Jeopardy On Easter by JUDGE SANTIAGO BURDON

PhotoFunia-1591088957Jeopardy On Easter 

My oldest son Nigel and I went to an Easter Worship Service at a Christian Church with my cousin’s family. We were visiting for the holiday and I thought it polite to accept his invitation to attend the service. I believe it was a Methodist Church. “There’s a Methodist to the madness.” My son was  maybe nineteen years old at the time and had never attended a  Christian Church Service.  Unlike my daughter McKenzie who at age 11 became fascinated with all types of religions. She became obsessed with Buddhism but was confused by why it was defined by some as a religion and considered by others as a way of life.

” How can there be a religion without there being a God to worship?” She questioned.

” I’m not sure what the rules are according to the Religious Practices Counsel?” I answered.

” There’s no such organization. You just made that up. Didn’t you?”

” Yes I did McKenzie. I was without a logical explanation to your question, so I made it up.”

She was correct, however Buddhism is not a religion but a “Way of Life”. And there is no Central Deity or God. Someone had definitely been doing her homework. My children certainly kept me on my toes when it came to answers to questions on  a wide variety of subject matter. Sometimes it seems as if I was a contestant on a  Game Show,  constantly having questions fired at me.

“I’ll take Potpourri for Five Hundred Dollars Alex.”

McKenzie being the inquisitive skeptic she was, a trait inherited from none other than myself, decided we would attend a different Church every Sunday until she was satisfied she had enough information to make an educated decision on God and religion. I was excited to accompany her on the Odyssey. We did the Catholic, Methodist, Lutheran, Jehovah’s Witness, LDS, Jewish,(which she enjoyed most) Christian Reformed, Baptist, you get the idea. Luckily her interest diminished right before Football Season started. Evidently the whole business of religion and the worship of a sadistic, mystical entity became unappealing. She focused on Beads, Bead Stringing and Semi-precious Stones. This  pleased her mother being she owned a Bead Shop and is a talented jewelry designer also teaching classes. I was becoming exhausted and uninspired being dragged around Tucson every Sunday.  I looked forward to being able to enjoy my hangovers.

The sermon was lengthy and uninspiring delivered by a monotoned Minister to a yawning congregation.

The stage was filled with scenery representing the miraculous event which was assembled for a play to be performed by the Sunday School class . There was an imitation cave structure with a large boulder set off to the side. For some reason Nigel was fascinated and puzzled by the cave with the large rock.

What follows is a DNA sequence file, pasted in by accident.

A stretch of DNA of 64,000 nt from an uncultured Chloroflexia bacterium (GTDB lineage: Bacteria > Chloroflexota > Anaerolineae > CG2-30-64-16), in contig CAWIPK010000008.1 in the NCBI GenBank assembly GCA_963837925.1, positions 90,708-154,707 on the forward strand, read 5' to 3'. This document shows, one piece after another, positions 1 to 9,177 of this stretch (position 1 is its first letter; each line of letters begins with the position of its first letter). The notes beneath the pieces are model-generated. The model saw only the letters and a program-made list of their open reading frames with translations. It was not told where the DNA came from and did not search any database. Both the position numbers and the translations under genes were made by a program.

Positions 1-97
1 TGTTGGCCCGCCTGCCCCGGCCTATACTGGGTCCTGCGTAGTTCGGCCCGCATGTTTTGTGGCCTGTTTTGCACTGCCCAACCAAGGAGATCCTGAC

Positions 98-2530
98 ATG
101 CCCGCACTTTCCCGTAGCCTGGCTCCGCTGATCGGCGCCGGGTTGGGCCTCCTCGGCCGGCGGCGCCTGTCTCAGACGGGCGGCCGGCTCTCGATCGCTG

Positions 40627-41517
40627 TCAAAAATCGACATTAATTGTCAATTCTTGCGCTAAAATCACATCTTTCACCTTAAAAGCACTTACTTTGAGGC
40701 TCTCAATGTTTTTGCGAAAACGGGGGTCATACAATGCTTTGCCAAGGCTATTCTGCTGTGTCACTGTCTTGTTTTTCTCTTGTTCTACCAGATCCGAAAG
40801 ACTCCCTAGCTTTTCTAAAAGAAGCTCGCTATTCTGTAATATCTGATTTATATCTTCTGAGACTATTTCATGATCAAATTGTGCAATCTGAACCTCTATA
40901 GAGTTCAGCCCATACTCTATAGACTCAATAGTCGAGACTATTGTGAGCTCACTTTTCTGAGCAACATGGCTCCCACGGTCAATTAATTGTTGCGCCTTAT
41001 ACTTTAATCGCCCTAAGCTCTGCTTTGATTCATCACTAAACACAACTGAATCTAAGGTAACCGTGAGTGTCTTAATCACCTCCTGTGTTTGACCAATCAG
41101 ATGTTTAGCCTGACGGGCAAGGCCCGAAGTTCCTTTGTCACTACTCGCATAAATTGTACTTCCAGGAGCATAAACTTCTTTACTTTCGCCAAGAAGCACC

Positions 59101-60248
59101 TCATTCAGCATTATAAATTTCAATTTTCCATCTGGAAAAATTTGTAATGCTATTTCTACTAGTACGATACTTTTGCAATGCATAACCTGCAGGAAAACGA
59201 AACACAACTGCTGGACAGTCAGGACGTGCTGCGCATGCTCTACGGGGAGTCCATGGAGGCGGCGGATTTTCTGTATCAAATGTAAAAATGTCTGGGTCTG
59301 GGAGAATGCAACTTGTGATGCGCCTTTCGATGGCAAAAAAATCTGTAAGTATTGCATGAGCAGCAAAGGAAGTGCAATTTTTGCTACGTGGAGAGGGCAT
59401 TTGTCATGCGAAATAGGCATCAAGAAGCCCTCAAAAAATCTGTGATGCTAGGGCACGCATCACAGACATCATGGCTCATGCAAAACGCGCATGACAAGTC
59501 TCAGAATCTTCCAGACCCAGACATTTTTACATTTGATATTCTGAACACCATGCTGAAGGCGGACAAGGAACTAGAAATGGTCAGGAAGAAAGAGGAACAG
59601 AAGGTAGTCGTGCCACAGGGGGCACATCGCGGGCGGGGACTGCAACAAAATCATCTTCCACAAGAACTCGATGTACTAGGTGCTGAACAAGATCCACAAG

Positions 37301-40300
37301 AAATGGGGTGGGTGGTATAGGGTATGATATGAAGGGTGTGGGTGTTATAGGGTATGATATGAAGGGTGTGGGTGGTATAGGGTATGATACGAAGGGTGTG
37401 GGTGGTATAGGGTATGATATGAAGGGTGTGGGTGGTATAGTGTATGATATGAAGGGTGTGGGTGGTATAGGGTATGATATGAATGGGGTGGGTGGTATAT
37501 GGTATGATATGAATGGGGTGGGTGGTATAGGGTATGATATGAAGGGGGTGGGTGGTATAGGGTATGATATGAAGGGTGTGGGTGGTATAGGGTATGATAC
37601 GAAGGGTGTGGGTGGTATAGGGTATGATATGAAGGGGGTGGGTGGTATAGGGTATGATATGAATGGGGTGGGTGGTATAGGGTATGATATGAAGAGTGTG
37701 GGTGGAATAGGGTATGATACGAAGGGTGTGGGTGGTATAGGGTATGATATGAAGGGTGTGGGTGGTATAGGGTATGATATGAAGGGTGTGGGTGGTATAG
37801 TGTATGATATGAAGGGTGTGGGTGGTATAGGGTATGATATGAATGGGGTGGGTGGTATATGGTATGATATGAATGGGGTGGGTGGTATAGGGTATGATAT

” Hey Santi, I understand about the cross and Roman Soldiers and all but what does the cave have to do with it?”

” Well son understand that after the Jesus guy was crucified on what they refer to as Good Friday.”

” If they killed him why is it called Good Friday?”

” Great observation. Let me finish and I’ll address that issue.”

I went on with my explanation.

“The body of Jesus was given to his followers and they placed his corpse in the cave.  Then they rolled the large rock in front of the entrance so no one could desecrate the grave. After three days a miracle occurred some say witnessed only by Bartholomew a disciple of the once Jew now Christian, Jesus.”

” Just tell me, don’t go making stuff up.”

” The rock had been rolled away and Jesus came back to life then arose into Heaven to sit at the right hand of God.”

” No way. Tell me the truth!”

I told my children any information I revealed would always be the truth.  I never wanted them to be armed with incorrect information. If they repeated my statement it would be factual. It would be the truth.

” Nigel that is exactly what happened the best I’m able to describe. Well, as told in the Bible the book of a thousand fantastic fairy tales and unsubstantiated stories.”

“So you’re saying all these people believe that story? All Christians in the world believe it?”

” Yes son I swear to you it is what they believe. That’s just one instance of an unbelievable event. There are many more..”

” No way. What’s wrong with them? How can they believe such a fable?”

” They call it faith. I call it gullibility.”

” The Easter Bunny is more believable than the  Jesus Christ story.” He continued. ” Now what’s with the Easter Bunny delivering colored eggs? Can you please make sense of how this all fits together? Why isn’t there an Easter Chicken?”

“I’ll take Paganism for one thousand Alex. Oh boy a Daily Double!”

Laughing at the Great God Pan by K. A. Laity

Pan Joy Morton Cover

Laughing at the Great God Pan

K A. Laity

In 2001 Camden Joy and Colin B. Morton wrote Pan, a book purporting to be ‘A work of imagination endeavouring to recount the Extraordinary yet True events occurring within the City of New York upon April the Seventh, Nineteen Hundred and Ninety-Eight when: numerous hearts are engaged; feats of Astonishment and Daring unfold: a man loses his found love: a primitive power draws manifold strangers into a supernatural dragnet: a father’s gift sends a son across the ocean: space-time continuums (QSTs) are repeatedly straddled: tears get shed: after which the assemblage of cross entertainers known as The Fall ceases working together (yet again) and everything threatens to remain exactly as it has been’ which is a nicely balanced evocation of bombast and litotes.